Monday, January 17, 2005


A friend dared me to use the phrase "bitch-ass cold" in a poem, so I did. Not sure how good it is, but I had fun writing it:


Bitch-ass cold was how you described the air,

your own pluming out into the month,

and I had to smile, your forecast

four letter visceral. No more

technical a term than the staccato chatter

of teeth, the blue vibrato

of lips, the stolid stamp of booted feet.

All around us, the mad wait

to besiege the stores

for milk, for bread, for eggs

if the first flurry falls,

if the ground goes ash fine and white.

Where is what I refuse

to wear, my coat,

my mits you joke knitting for me,

where is Barbados sun

and why not here,

the tilt of the earth no good excuse

for January’s anti-social

sky. On the doorknob, on the door,

in the air are the hidden

germs on which you spend

your days and words

and in this air there’s no good medicine

for anything. It’s cold

and the shiver of the world

stops in my bed.


Anonymous said...

wonderful specimen of a profoundly failed poem
do you chuck it?
do you bring out the scalpel and remove the cancer?
would be instructive to all to see how you revise

David Vincenti said...

Perhaps I'm numbed into bias for this poem because it actually has been {ahem} that cold for so long here in NJ, but I enjoyed this. I like the phrase "blue vibrato of lips" and the whole sentence describing the cold through the motion of the body suffering from it.

Dare poems are such fun! My favorite among dares I've received is to write a poem using only words that begin with M.

I have cruel readers.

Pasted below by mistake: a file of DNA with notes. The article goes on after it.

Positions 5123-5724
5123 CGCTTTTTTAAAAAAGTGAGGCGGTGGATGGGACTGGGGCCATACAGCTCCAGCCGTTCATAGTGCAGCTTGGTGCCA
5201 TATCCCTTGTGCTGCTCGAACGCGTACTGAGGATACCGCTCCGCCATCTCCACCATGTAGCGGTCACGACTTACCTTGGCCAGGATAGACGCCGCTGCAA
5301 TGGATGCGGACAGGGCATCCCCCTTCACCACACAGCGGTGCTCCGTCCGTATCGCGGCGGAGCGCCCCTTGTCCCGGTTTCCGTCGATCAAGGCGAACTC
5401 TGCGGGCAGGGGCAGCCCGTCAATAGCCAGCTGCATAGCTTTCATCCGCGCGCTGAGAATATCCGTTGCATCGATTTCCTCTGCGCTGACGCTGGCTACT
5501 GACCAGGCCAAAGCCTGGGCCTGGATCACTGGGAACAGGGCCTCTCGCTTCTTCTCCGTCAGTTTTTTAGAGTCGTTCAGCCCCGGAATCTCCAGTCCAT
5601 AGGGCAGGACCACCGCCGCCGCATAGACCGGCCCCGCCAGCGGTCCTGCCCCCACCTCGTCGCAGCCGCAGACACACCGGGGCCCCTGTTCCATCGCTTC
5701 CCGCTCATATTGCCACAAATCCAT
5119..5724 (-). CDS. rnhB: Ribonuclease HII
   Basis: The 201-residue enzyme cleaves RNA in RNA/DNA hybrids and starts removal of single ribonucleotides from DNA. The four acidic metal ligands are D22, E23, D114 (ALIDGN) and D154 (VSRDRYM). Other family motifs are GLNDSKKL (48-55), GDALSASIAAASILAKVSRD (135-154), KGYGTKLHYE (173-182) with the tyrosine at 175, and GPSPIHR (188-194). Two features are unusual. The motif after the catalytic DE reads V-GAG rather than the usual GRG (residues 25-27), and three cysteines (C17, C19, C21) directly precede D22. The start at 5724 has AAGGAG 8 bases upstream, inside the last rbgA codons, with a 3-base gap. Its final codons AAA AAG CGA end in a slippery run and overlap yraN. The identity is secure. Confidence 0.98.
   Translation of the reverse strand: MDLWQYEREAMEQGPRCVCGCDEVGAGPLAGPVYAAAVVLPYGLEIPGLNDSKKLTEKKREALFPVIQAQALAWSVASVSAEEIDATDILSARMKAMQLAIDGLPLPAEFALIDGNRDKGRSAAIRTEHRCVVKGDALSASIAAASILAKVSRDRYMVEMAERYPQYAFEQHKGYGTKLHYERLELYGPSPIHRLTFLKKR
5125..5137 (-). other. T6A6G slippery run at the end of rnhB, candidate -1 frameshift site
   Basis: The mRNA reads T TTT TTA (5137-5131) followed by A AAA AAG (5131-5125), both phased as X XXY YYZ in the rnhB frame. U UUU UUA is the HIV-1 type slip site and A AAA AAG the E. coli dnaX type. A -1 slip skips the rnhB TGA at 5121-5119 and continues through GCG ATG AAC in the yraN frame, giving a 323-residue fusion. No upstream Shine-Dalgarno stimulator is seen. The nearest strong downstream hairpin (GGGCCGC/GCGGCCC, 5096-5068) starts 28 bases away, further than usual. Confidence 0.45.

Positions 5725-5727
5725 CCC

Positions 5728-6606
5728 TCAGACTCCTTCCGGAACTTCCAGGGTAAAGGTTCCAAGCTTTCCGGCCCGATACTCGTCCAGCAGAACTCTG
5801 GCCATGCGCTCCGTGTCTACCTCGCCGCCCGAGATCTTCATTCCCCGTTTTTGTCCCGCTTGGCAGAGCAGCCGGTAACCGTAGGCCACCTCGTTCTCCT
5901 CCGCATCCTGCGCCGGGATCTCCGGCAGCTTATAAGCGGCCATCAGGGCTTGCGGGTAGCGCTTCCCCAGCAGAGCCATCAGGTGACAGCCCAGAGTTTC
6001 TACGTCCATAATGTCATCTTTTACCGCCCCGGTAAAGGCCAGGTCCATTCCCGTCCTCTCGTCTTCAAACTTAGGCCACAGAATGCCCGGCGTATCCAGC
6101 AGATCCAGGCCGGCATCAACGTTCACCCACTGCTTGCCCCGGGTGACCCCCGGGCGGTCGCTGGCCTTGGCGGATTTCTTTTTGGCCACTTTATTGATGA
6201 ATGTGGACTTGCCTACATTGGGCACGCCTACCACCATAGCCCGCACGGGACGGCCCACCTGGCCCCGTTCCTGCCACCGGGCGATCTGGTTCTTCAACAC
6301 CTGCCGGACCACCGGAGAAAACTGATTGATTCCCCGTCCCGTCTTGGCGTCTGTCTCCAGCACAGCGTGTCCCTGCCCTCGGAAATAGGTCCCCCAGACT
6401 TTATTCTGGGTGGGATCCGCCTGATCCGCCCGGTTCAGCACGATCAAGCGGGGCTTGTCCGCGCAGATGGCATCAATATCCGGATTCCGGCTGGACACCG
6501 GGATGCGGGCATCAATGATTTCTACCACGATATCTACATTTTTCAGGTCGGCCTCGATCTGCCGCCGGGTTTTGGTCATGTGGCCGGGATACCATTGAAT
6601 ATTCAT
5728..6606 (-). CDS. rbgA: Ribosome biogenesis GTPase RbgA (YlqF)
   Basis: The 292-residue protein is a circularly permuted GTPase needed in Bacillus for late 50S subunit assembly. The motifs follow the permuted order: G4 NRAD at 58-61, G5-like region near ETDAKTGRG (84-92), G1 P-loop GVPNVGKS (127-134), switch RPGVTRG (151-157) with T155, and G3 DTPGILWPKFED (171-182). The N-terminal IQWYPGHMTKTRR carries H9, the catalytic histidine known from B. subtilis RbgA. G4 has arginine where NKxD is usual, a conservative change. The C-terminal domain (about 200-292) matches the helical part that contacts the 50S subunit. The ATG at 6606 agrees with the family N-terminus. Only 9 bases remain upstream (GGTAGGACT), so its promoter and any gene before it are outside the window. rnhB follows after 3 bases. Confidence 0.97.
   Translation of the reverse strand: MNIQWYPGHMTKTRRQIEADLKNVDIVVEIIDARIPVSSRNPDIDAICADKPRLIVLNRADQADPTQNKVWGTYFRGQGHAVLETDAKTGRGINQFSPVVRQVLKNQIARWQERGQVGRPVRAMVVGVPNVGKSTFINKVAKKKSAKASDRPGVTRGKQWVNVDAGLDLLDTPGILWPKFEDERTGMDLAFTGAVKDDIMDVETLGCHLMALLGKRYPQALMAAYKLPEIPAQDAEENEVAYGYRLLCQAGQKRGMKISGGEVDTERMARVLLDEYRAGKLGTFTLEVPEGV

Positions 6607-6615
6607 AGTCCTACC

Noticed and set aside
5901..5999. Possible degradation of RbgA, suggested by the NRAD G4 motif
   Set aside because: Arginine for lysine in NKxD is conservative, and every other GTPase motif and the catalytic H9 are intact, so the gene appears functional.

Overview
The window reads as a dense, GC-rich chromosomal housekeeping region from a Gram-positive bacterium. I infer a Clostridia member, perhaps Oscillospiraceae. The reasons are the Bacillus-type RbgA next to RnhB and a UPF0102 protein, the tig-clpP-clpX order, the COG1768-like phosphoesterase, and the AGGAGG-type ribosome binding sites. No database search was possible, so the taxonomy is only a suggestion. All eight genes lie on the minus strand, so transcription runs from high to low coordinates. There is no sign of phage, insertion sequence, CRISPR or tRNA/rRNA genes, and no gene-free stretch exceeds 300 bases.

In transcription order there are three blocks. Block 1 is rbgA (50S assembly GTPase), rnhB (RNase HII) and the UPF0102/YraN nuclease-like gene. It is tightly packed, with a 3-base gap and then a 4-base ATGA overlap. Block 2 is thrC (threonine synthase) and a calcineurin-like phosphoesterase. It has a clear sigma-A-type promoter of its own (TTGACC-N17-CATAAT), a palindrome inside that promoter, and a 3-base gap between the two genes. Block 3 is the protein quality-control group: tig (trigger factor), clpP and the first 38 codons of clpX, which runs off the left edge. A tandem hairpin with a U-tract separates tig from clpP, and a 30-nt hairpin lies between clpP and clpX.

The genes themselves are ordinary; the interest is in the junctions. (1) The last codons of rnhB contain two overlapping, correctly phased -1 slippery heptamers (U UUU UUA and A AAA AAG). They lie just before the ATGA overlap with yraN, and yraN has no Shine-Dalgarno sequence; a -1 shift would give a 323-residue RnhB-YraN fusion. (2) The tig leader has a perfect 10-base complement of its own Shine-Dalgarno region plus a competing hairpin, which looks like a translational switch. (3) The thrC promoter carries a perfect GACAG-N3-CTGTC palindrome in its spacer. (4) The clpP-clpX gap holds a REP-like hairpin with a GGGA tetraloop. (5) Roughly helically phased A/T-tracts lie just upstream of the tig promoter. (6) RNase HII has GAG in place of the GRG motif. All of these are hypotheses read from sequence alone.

Anonymous said...


Stops in my bed, never/
starts, and this shivering just the body's pathetic/
attempt at warmth, sheets and feet cold/
as a witch's tit (whisper: cold as a witch's/
heart), and me with no cold medicine, so I starve/
what's got a hold, feed the imagined/
fever while chills shake me, an epilepsy, spoon/
spilling broth and noodles; chicken soup cures/
the symptoms, oh, but not the woman--she ails,/
she aches, she wails, touch the surface of any object/
she touched then yourself and you'd catch me/
--would it kill you to pick up the phone, to turn/
the doorknob, to breathe what I've exhaled?/
I'm tired of the sky's cold shoulder, the sun's icy
eye, I'm tired of longing for sand and tide/
in the dead of winter. Tell me, please,/
what good is wanting what can't be/
had. Buy me bread and milk and I'd still go/
hungry. Give me your coat and gloves and I'd still be/
out here in the cold, teeth chattering. The temperature?
Bitch ass cold, you proclaim. Cold as a bitch? Yes./
Flattened beneath your boot, they don't call this crush/
for nothin', eh? Can't you see I'm so close I can name/
the shape of your breath? Snake. Ghost. Wave./